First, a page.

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Spain's 'Grandma Marijuana' Fights the Power. Fernanda de la Figuera has been sentenced to nine months in prison for growing cannabis in her backyard.

Bill Weinberg

Cannabis Now

Tuesday 18 Feb 2020

Fernanda de la Figuera has been sentenced to nine months in prison for growing cannabis in her backyard. She pledges to appeal the ruling to the European Court of Human Rights, in what could become a landmark medical necessity and personal freedom ruling for the entire European Union.

Spain’s foremost cannabis activist is a 76-year-old woman in the southern province of Málaga who has been asserting her right to home cultivation for over a generation now. Fernanda de la Figuera — ubiquitously known as Abuela Marijuana, or Grandma Marijuana — has been busted before, and won a landmark ruling in her favor from the Spanish courts.

In spite of this, she was busted again, and this time convicted and sentenced. But now she says she will appeal to the European Union’s highest judicial body.

On Jan. 30, a Málaga judge convicted de la Figuera of drug trafficking, on the basis of a 2014 raid on her home in the small town of Alhaurín el Grande by a contingent of the Civil Guards, Spain’s militarized national police force. The raid turned up her backyard garden of some 180 cannabis plants.

Prosecutors asked for four years’ imprisonment. The judge gave a sentence of just nine months — which is below the two-year threshold for mandatory prison time. This means she could likely receive a suspended sentence and escape actually going to jail, if she confesses to her “crime” and commits no second offense during the nine months.

But de la Figuera isn’t having it. She insists she was growing for her own personal use, and her collective of medical users, and that she has the right to do so — already upheld by the Spanish courts. She told local media that she will now take her case to a higher authority — the European Court of Human Rights, in Strasbourg, France.

’Apostle of Homegrown’ Won’t Accept Deal?

De la Figuera considers herself the “apóstol del autocultivo” — the apostle of homegrown. She smoked cannabis for the first time in Paris in the ’60s, and found that it relieved the epilepsy and rheumatism she had been struggling with since childhood. She has been growing the plant since 1973, and won her ground-breaking legal victory recognizing her right to do so more than 20 years later.

In 1995, her same home in Alhaurín el Grande was raided, and she was brought up on cultivation charges. But the judge dismissed the charges on individual liberty grounds. Abuela Marijuana boasted that she’d become the first legal cannabis cultivator in Spain.

The quantity in the case was considerably lesser than the 180 plants in the 2014 bust. But in the intervening years, she had founded MaríasXMaría (Marias for Maria), an “association” of women from across Spain’s southern Andalusia region suffering from arthritis, fibromyalgia and other ailments they treat with cannabis. She insisted that her cultivation was “therapeutic work,” for members of the association.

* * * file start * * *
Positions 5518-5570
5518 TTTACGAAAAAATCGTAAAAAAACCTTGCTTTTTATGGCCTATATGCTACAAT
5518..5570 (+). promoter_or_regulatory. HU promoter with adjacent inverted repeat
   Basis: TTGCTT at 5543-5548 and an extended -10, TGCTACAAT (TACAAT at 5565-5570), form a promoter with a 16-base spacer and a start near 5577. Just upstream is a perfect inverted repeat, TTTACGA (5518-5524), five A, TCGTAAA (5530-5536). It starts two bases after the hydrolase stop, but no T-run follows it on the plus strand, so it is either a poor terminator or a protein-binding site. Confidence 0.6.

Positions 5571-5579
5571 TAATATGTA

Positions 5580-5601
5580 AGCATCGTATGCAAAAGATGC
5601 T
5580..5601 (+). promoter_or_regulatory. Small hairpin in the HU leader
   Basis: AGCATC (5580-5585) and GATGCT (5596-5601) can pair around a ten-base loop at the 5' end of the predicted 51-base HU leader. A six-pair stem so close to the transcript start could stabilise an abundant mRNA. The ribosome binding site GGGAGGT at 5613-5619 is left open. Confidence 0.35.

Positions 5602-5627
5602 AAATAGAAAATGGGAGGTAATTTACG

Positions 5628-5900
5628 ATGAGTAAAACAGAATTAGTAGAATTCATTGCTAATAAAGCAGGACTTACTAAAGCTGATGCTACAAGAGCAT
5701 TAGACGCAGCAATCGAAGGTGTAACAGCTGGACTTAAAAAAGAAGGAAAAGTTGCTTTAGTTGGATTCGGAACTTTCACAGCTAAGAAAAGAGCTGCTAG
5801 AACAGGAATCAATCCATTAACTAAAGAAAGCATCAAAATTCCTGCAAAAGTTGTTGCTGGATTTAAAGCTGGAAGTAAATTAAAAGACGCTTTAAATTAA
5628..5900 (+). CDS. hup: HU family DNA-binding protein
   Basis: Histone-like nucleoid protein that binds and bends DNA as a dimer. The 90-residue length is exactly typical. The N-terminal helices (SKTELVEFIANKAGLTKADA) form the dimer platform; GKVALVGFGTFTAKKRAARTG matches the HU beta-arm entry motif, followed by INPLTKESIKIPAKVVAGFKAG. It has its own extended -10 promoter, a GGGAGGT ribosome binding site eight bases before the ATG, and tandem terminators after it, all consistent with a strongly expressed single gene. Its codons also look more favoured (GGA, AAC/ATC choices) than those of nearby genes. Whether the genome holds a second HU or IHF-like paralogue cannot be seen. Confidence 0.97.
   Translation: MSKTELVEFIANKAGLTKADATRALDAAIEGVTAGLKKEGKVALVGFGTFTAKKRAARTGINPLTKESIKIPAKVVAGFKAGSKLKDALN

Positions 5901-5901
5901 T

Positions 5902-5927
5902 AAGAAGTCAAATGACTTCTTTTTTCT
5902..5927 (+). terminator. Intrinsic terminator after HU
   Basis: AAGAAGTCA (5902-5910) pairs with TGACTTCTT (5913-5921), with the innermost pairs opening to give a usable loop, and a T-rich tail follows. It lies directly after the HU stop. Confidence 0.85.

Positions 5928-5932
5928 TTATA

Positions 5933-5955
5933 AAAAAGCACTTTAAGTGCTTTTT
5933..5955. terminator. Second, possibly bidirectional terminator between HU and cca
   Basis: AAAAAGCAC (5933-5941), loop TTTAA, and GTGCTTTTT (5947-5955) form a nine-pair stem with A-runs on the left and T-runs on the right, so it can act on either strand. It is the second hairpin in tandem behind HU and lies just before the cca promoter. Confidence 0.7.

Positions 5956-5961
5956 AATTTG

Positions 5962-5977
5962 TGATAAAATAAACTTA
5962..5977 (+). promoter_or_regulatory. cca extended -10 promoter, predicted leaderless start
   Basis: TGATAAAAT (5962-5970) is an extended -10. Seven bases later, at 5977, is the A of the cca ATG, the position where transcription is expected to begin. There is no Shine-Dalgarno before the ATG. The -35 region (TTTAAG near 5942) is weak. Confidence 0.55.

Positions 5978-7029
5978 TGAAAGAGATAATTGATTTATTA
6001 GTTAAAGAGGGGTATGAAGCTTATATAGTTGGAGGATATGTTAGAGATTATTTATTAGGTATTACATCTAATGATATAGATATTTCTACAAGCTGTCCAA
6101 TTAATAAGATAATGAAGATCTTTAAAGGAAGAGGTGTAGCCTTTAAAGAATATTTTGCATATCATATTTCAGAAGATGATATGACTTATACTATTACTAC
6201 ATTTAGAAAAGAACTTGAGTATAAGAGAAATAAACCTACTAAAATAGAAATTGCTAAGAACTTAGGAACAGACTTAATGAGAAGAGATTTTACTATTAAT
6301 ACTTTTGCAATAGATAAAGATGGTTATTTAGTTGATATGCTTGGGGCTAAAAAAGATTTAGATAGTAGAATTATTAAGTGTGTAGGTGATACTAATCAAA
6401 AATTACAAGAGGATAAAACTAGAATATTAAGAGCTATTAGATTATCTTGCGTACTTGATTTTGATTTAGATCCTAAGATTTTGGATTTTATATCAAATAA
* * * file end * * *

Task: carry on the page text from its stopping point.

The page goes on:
And in 2015, Spain passed a law expanding on its 1983 decriminalization of cannabis, allowing personal cultivation — provided it is hidden from public view. However, it is uncertain this could apply in de la Figuera’s case, both because it would have to be retroactive and because of the quantities involved. Additionally, it is unclear if backyard cultivation clearly counts as hidden from the public.

De la Figuera considers the charge against her transparently bogus. “The judge in my town knows that all my life I’ve made my living in the real estate market, and that I don’t dedicate myself to selling marijuana,” she told Andalusia’s El Diario newspaper. “This is not my interest, but to make known this wonderful substance, and how good it is for the health of many people.”

The 2015 law was designed to protect Spain’s cannabis associations. But an unfavorable ruling of the country’s Supreme Court in 2018 imposed strict conditions on such associations, barring them from most public activity and making them nearly impossible to function legally.

Rather than appealing within the Spanish judicial system, de la Figuera announced after the verdict that she intends to bring the case directly to the European Court of Human Rights, where a ruling could set a precedent for the entire European Union.

?From Málaga to Strasbourg

Grandma Marijuana just may have the savvy to pull it off. In addition to being a skilled cultivator and medical provider, she is an activist of long years’ experience. In 1995, after her historic court ruling, she founded the Cannabis Party for Legalization and Normalization (PCLYN), Spain’s first national political party dedicated to marijuana liberation.

The following year, she founded the Ramón Santos Association for the Study of Cannabis in Andalusia (ARSECA), named after a late criminal defense attorney who defended many cultivators in the region and dedicated to documenting the medical benefits of the herb.

And MaríasXMaría is a member of another national organization she helped found, the Federation of Cannabis Associations (FAC). She’s also involved in the Action Group for the Legalization of Cannabis in Spain (GALCE), and its affiliated website, Infocannabis.

And she has taken her work to the continental level, as Spain representative of the European Coalition for Just and Effective Drug Policies (ENCOD).

When her new case was still pending late last year, de la Figuera won an important symbolic victory, at least, when her province’s ruling left-wing coalition, Adelante Málaga, came out unequivocally and publicly in her support, with provincial councilors posing alongside her in a photo op.

Her case may soon have an impact that will resonate across the European continent.




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